The purpose of this article is to set out the implications of the shareholders agreeing a particular term in a company's Memorandum of Incorporation versus an undertaking to vote in a particular manner within the context of s112 (Proposals to dispose of all or greater part of assets or undertaking) and s115 (Required approval for transactions contemplated in Part A) of the Companies Act, 2008.
What is SAFE? The SAFE – Simple Agreement for Future Equity – has emerged in the South African investment environment as a buzz word. Introduced in December 2013 by a Silicon Valley seed funder, the instrument is gaining traction in South Africa as a means of raising seed capital and growth finance for start-ups. In traditional lending and investment models, start-up founders often find themselves losing or compromising flexibility in running their businesses. Generally, an investor has a right to influence and participate in business decisions. Loan finance may require debt repayments irrespective of the cash flow position of the business and debt conversions to equity may have little correlation to the underlying value of the business.
Why is bankability crucial to the successful financing of electricity infrastructure in emerging markets such as Africa? In answering this question, it is necessary first to consider the background against which bankability has assumed increased importance in securing financing for African power projects.
Research and development is costly. International patent portfolios even more so. The business strategy of most corporations when filing a patent application is to seek some return on R&D investment, mostly through self-exploitation of the products of R&D, or through royalty earnings from intellectual Property (IP).
The Court of the Commissioner of Patents delivered judgement in the matter between Franco Resca and Enrico Cupido (the plaintiffs) and Pasadena Leather Products CC (Trading as Pasadena Products) and Trifecta Trading 83 (Pty) Ltd (Trading as DOS Group) (the defendants) on 18 September 2015.
Judge reprimanded for Facebook posts
A senior judge in Minnesota was reprimanded for Facebook posts about trials he was overseeing. The Board on Judicial Standards said the posts cast doubt on his impartiality and violated rules requiring jurists to be "dignified and courteous with litigants" and to refrain from putting personal interests above the duties of the judicial role. At least one mistrial resulted from the judge's posts. The judge thought he was only sharing them with 80 friends but he was not familiar with privacy settings on the social media site. He shouldn't even have shared the posts within the limited group. Martha Neil November 20, 2015
An Indian teenager, 15-year old Pranav Dhanawade smashed a cricket world record set by an English schoolboy in 1899 for the highest score in an innings. He beat the previous record by 628 runs when he finished on 1 009, not out. He had hit 59 sixes when his side declared on 1 465 for three.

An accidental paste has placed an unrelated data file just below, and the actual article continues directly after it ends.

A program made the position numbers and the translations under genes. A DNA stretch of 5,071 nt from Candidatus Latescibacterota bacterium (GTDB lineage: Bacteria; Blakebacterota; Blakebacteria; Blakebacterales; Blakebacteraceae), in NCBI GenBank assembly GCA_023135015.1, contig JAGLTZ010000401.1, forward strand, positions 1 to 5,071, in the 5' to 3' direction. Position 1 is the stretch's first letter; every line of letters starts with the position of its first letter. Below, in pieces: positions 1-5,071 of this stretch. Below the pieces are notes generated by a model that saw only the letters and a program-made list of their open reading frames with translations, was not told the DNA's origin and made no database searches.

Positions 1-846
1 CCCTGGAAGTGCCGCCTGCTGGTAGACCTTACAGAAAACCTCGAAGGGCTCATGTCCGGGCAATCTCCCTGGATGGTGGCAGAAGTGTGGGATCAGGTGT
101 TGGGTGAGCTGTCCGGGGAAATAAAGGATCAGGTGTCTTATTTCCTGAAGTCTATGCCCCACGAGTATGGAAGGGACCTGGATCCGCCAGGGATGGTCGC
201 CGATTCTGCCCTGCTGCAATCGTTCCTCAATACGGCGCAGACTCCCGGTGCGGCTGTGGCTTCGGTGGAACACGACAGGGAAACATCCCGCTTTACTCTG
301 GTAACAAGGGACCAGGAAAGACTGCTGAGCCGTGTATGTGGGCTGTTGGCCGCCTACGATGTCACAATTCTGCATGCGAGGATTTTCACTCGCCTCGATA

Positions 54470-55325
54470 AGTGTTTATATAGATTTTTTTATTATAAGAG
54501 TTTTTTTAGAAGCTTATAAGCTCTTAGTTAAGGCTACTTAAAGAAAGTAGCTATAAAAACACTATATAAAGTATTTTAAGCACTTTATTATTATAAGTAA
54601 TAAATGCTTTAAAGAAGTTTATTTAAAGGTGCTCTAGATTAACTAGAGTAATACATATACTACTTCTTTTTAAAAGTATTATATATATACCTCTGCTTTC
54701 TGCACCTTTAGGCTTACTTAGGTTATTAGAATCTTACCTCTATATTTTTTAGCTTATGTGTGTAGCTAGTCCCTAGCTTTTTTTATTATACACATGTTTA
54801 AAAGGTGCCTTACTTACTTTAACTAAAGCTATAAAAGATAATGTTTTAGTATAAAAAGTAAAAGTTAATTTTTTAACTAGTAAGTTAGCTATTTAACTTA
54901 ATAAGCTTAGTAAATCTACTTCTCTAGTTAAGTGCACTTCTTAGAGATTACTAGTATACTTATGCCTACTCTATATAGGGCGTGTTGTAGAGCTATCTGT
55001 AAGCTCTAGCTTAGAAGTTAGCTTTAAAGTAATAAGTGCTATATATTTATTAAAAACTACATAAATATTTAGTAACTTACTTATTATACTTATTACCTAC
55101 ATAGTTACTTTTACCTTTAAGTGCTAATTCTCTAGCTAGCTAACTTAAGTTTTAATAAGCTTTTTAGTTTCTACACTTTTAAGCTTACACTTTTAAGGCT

Money laundering is said to play a key role in a large proportion of criminal activity which, according to International experts, generates around US$1 500bn a year. These activities not only foster continued criminal activity (and terrorism) and threaten the financial systems of the world, but also promote corruption and threaten the foundations of the rule of law. As a result, there has been increasing pressure on governments to develop policies and regulations to combat money laundering. In Uganda, it can be said that the Anti Money Laundering Act 2013 was the result of such effort when it was first introduced in November 2013. More recently, the Uganda Financial Intelligence Authority (UFIA), the agency concerned with implementation of the Act, finally became operational. For now it is focusing on commercial transactions reported to it by the commercial banks.
Oscar Pistorius was charged with a number of offences. The main charge (and the one everybody was intrigued with) was murder. What follows will indicate, however, that one should be alert to all aspects of the law. Even though the indictment in that trial, for example, did not mention culpable homicide per se, this did not detract from the fact that both prosecutor and defense lawyer had to be alert, at all times, to certain "hidden" charges, even if not mentioned specifically. In law, this is termed "competent verdicts". Part 3 and Part 4 of this series of articles will deal with this principle of our law to demonstrate why Mr Pistorius was ultimately discharged on the murder charge, but convicted of culpable homicide.
Does the Prescription Act (68 of 1969), which provides that "a debt shall be extinguished by prescription after a lapse of a period..." apply to arbitration awards issued in terms of the Labour Relations Act (65 of 1995) (the LRA)? If so, what processes as envisaged by the Act will successfully interrupt the running of prescription are questions the Labour Court has grappled with over the years? The Labour Court has been divided as to the answers to these questions.